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Discrete groups

  1. Feb 17, 2008 #1
    1. The problem statement, all variables and given/known data
    Prove: a topological group is discrete if the singleton containing the identity is an open set.

    The statement is in here http://en.wikipedia.org/wiki/Discrete_group



    3. The attempt at a solution
    Is that because if you multiply the identity with any element in the group, you get a new element with nothing surrounding it because it's like you can also multiply the area around the identity to the new position. In other words mapping open sets to open set?

    f is cts => open sets are mapped to open sest in a topological group.
     
    Last edited: Feb 17, 2008
  2. jcsd
  3. Feb 17, 2008 #2

    StatusX

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    It's not true that continuous functions map open sets to open sets. For example, the map f(x)=x^2 maps the open set (-1,1) to the non-open set [0,1). Rather, the inverse image of an open set under a continuous map is an open set. So look at the preimage of the identity under certain maps, say, f_g:G->G, where f_g(h)=gh.
     
  4. Feb 17, 2008 #3
    I realised that after posting. I may have remembered under some circumstances, open sets are mapped to open sets. What is this circumstance?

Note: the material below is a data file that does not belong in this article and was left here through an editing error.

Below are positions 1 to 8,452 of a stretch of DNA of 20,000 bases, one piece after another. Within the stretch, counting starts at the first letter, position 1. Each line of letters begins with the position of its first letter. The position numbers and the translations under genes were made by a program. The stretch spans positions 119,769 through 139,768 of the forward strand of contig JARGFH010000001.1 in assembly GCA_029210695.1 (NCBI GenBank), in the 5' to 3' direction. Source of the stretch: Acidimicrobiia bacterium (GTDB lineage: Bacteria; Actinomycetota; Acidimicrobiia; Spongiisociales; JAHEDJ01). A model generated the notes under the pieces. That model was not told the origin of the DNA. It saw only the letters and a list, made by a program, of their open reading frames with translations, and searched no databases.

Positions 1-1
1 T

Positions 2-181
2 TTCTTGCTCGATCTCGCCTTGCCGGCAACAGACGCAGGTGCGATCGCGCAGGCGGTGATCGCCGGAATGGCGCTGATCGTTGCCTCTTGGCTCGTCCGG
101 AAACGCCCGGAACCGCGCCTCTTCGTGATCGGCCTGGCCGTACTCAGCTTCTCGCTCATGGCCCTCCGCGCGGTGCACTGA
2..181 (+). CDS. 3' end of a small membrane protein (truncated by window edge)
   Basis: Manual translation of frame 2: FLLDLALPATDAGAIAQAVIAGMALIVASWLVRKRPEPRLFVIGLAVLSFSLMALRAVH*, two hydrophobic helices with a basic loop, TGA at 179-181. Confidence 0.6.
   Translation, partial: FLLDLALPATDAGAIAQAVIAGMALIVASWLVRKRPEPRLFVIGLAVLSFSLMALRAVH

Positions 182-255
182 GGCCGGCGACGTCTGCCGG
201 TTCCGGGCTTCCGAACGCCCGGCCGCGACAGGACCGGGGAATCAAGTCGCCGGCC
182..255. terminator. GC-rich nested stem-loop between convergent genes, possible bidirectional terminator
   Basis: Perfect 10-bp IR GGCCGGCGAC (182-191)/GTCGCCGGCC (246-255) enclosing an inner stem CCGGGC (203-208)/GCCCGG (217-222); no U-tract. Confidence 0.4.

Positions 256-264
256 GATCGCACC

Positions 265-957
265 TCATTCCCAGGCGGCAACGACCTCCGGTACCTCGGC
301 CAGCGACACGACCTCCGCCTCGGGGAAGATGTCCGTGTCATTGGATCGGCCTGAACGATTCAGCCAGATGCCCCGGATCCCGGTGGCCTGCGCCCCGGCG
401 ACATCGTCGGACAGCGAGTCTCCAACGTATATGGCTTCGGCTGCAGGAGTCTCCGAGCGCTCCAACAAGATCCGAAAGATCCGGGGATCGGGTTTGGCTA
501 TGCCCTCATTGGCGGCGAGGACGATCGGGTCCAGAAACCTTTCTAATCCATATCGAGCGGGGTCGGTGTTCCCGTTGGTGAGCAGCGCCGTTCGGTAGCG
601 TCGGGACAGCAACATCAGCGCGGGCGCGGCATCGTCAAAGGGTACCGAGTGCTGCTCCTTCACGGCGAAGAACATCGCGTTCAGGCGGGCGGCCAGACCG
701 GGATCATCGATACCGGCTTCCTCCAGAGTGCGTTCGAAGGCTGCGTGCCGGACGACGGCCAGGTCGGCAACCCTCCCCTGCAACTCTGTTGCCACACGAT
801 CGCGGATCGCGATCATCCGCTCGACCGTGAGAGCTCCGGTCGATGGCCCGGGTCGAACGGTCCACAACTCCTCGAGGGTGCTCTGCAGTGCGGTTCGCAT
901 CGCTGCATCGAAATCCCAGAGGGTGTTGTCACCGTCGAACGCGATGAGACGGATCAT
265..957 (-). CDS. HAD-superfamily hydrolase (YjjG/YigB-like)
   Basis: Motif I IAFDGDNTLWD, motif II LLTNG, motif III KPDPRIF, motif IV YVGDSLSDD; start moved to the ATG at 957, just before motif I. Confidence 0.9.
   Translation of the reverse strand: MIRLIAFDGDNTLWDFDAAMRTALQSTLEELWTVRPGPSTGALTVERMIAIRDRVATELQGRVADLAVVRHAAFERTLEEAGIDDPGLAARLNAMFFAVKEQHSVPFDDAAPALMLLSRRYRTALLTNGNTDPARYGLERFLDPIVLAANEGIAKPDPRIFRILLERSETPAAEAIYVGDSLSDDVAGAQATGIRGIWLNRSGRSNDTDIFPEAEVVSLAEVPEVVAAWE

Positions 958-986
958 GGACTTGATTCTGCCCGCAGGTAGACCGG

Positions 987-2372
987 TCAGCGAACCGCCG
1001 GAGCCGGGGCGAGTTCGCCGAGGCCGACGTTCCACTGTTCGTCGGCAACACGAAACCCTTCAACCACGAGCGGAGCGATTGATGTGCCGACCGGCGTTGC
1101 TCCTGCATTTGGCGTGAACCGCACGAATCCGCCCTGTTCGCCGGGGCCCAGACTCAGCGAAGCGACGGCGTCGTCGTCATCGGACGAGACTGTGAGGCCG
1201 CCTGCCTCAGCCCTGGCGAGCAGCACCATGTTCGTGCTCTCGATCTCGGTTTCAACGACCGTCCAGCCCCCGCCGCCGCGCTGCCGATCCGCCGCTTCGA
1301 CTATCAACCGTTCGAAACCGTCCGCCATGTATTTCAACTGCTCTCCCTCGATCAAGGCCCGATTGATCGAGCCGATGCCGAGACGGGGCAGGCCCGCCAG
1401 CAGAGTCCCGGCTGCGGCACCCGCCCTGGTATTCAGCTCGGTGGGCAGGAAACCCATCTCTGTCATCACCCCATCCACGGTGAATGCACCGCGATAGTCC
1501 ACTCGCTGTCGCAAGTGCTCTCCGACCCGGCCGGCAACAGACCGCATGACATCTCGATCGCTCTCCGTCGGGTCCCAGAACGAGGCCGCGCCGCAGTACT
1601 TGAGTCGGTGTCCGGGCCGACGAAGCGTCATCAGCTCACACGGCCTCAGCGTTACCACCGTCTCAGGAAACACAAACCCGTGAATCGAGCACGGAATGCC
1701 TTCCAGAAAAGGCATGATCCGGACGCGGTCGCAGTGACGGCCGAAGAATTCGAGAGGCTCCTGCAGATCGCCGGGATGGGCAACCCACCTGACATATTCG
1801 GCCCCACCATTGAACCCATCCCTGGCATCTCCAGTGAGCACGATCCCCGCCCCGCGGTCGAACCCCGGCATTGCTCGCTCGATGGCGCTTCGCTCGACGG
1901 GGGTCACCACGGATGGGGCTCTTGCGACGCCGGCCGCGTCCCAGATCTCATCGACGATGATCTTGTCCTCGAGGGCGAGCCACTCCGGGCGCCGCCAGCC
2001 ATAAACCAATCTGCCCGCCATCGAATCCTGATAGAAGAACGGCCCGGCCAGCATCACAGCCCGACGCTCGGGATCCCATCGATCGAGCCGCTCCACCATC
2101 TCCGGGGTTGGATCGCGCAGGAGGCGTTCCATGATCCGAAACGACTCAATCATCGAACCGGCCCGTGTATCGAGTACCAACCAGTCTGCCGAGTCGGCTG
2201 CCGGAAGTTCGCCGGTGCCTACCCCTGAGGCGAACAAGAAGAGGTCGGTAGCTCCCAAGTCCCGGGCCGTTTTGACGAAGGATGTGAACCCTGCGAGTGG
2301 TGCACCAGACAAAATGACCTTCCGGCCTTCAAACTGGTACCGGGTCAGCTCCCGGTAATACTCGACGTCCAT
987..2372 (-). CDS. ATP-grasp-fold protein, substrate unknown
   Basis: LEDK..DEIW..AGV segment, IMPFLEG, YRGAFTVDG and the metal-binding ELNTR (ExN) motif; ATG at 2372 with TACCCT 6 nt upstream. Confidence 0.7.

5. Feb 17, 2008 #4

    morphism

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    Maps that do that are called 'open maps'. Just like continuous maps don't have to be open, open maps don't have to be continuous either.
     
  6. Feb 17, 2008 #5
    Under what circumstances are open maps continous and vice versa?
     
  7. Feb 17, 2008 #6
    But do all f_g have to be continous maps? It isn't implied from the axioms for a topological group.
     
  8. Feb 18, 2008 #7

    morphism

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    Multiplication maps are always continuous. This follows from the fact that multiplication is jointly continuous in a topological group.
     
  9. Feb 18, 2008 #8
    RIght, I found a proof of it using product topology and component mapping, pi which is open.
     
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